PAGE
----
Monday 29 November 2010

Navigation Skills training courses in the Lake District. November 27th & 28th 2010

During the weekend of November 27th & 28th, Kendal Mountaineering services ran a Navigation Skills training course here in the Lake District.

The weather for the weekend was as forecast - although someone, somewhere had omitted to tell us about the two inches of snow that were due to fall in the small hours of Saturday and this caused one participant to withdraw from the course. However, the other two had managed to travel to the Lake District and so the course ran.

Day one of the course was to be based on Green Quater Fell area near Staveley and in the shot above, Gary (left) and Kelvin can be seen checking the map and their location on the bridleway that we had used to walk in from the Kentmere road to the area we were intending to work in for the day. It was truly a stunning day cold and crisp but absolutely beautiful and this is the first time that winter has returned to the Lake District so early for many years.

In shot two, Gary & Kelvin are walking on a bearing - having set off from our previous grid reference and en route for the next - a ring contour located on the map but difficult to find! On leaving the road we had initially looked at pacing in order that the pair could measure distance and orientating the map so, once aligned with the surrounding area, the pair could identify features from map to ground. We then used a linear feature (in this case, a bridleway) to navigate on to Green Quarter Fell to progress to more testing techniques.

Walking on a bearing whilst pacing is a more advanced technique and one that novices often struggle with at the outset, but Gary & Kelvin were already experienced hillgoers who really just wanted to brush up on their mountain navigation skills so, in many respects, this turned out to be a navigation refresher course with some additional techniques thrown in.

After progressing from following linear features to travelling on bearings, the trio spent the afternoon developing their expertise in this skill. Iain also talked about the benefits of using attack points (something obvious near to your intended location) and aiming off as well as using back bearings (to check you've actually walked on your bearing). Before we knew it, it was mid afternoon, the sun was dropping low in the sky and it was decided to leave the fell and head back to Wilfs Cafe in Staveley to discuss Naismiths Rule - with a brew in the relative comfort of the cafe and thus ended, day one.

The third shot is one of the sunset looking out west with the Coniston Fells on the right in the distance. By now it was extremely cold!

Unfortunately Gary was unable to attend day two of our Lake District based Navigation Skills Training Course and so Iain was now down to one client from three! Kelvin, pictured right with Kentmere Pike and the High Street summits beyond, has been a client of Kendal mountaineering Services on a number of occasions now - starting last year in North Wales on a Scrambling Skills Training Course as part of an Outdoors Magic supermeet organised by Dave Mycroft of Myoutdoors.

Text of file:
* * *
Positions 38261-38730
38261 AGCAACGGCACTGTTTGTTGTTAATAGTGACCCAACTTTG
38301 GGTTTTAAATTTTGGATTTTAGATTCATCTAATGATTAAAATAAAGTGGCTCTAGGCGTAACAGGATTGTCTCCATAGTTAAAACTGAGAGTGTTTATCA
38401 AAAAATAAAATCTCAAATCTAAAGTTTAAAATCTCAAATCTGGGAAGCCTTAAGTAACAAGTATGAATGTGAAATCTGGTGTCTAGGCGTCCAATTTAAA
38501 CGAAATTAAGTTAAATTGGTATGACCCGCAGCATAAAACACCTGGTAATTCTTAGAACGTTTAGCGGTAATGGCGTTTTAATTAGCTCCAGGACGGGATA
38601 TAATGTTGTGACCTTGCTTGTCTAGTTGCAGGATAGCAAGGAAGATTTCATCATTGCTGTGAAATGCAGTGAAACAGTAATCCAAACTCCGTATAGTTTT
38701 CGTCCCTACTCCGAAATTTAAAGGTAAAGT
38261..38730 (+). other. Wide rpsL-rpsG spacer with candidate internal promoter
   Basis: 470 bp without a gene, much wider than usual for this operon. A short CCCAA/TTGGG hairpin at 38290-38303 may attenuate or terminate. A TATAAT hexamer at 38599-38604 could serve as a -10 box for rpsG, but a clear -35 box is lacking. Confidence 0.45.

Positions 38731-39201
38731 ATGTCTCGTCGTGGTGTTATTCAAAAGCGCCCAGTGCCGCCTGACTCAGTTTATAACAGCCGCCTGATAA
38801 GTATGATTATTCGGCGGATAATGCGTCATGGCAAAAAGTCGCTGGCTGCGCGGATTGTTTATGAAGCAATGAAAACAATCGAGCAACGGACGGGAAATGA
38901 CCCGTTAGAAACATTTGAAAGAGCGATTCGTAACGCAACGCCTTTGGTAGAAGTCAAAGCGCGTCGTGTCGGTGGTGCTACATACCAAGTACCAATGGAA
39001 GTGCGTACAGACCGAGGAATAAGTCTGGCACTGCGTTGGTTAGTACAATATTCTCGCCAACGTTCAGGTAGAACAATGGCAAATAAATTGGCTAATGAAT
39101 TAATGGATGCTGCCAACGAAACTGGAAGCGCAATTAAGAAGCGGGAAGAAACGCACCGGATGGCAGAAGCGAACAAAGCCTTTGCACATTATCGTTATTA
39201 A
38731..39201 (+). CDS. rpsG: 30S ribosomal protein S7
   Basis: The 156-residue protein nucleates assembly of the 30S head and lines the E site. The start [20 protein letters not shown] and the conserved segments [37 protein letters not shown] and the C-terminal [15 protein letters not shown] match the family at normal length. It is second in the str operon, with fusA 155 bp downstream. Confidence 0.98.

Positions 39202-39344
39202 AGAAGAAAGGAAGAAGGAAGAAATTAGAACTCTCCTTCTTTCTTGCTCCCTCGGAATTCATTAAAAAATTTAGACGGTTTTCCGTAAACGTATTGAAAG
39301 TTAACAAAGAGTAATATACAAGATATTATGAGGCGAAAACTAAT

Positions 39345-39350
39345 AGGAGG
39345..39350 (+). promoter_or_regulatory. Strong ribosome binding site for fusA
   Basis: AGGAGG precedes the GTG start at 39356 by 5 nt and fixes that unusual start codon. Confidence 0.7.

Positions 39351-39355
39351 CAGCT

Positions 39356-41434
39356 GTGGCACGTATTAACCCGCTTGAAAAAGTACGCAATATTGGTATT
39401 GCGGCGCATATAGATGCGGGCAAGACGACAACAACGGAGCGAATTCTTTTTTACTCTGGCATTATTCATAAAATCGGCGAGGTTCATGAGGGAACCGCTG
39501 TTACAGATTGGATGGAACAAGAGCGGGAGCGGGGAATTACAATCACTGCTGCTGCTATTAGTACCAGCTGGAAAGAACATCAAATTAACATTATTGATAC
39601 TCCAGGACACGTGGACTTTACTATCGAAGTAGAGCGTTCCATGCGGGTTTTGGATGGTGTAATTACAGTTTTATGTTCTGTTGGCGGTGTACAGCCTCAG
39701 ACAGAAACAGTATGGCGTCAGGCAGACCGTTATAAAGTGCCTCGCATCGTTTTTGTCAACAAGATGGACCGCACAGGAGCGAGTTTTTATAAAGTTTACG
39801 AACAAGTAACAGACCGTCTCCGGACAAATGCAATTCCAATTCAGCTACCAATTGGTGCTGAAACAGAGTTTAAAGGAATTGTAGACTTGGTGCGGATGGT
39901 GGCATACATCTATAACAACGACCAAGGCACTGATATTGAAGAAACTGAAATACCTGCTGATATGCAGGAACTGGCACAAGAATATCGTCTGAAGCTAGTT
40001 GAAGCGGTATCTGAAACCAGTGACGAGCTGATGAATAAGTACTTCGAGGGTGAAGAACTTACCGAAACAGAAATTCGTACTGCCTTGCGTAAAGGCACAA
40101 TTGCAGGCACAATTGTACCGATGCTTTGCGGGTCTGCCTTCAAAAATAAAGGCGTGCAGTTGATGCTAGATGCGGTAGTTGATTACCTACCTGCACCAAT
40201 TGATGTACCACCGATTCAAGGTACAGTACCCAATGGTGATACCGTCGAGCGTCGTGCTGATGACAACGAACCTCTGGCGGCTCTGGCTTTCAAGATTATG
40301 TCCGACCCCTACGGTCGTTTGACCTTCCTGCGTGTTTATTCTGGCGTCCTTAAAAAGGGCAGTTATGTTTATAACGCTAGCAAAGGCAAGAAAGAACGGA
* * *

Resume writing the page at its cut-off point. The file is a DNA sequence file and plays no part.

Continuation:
Kelvin has also attended one of our Scottish Winter Skills Courses based in the Cairngorms National Park in February and he joined us on Skye last May for one of our Cuillin Ridge Traverses

Anyway, Iain & Kelvin headed again into the Kentmere area with the intention of consolidating the skills learnt during the previous day. On day two we aim to traverse at least part of the Kentmere Horseshoe and started along the eastern side taking in Shipman Knotts and Kentmere Pike before heading on to Harter Fell.

The weather was perfect and the views stunning. Yesterday's fresh and cold north easterly wind had been replaced by a light, almost imperceptable breeze which meant that rather than being wrapped up to the eyeballs - we could enjoy the day in baselayers and down jackets. Shot five is taken from Harter Fell looking down on Low Water with the east face of High Street beyond and already there were fair accumulations of ice to be seen - so no doubt Blea Water Icefalls will be seeing ascents again soon.

From Harter Fell, we descended the ridge to Nan Bield Pass and in shot six Kentmere Reservoir peeps out from behind Kelvin with Ill Bell and Froswick in shadow to the right.

Having descended to Nan Bield Pass it was elected to follow the bridleway back to Brockstones and our vehicle and day two of our Lake District Navigation Skills training course finished at around 4pm. Kelvin then had to make the long drive back to Northhampton!

Both Kelvin and Gary thoroughly enjoyed their course with Kendal Mountaineering Services and felt that they had gained much from it. We will now not be running any further Navigation Skills training courses in the Lake District until the end of next March but in the meantime why not join us in Scotland for a Winter Skills course, winter climbing courses or a guided day on a classic winter route of your choice!

Contact us for details.

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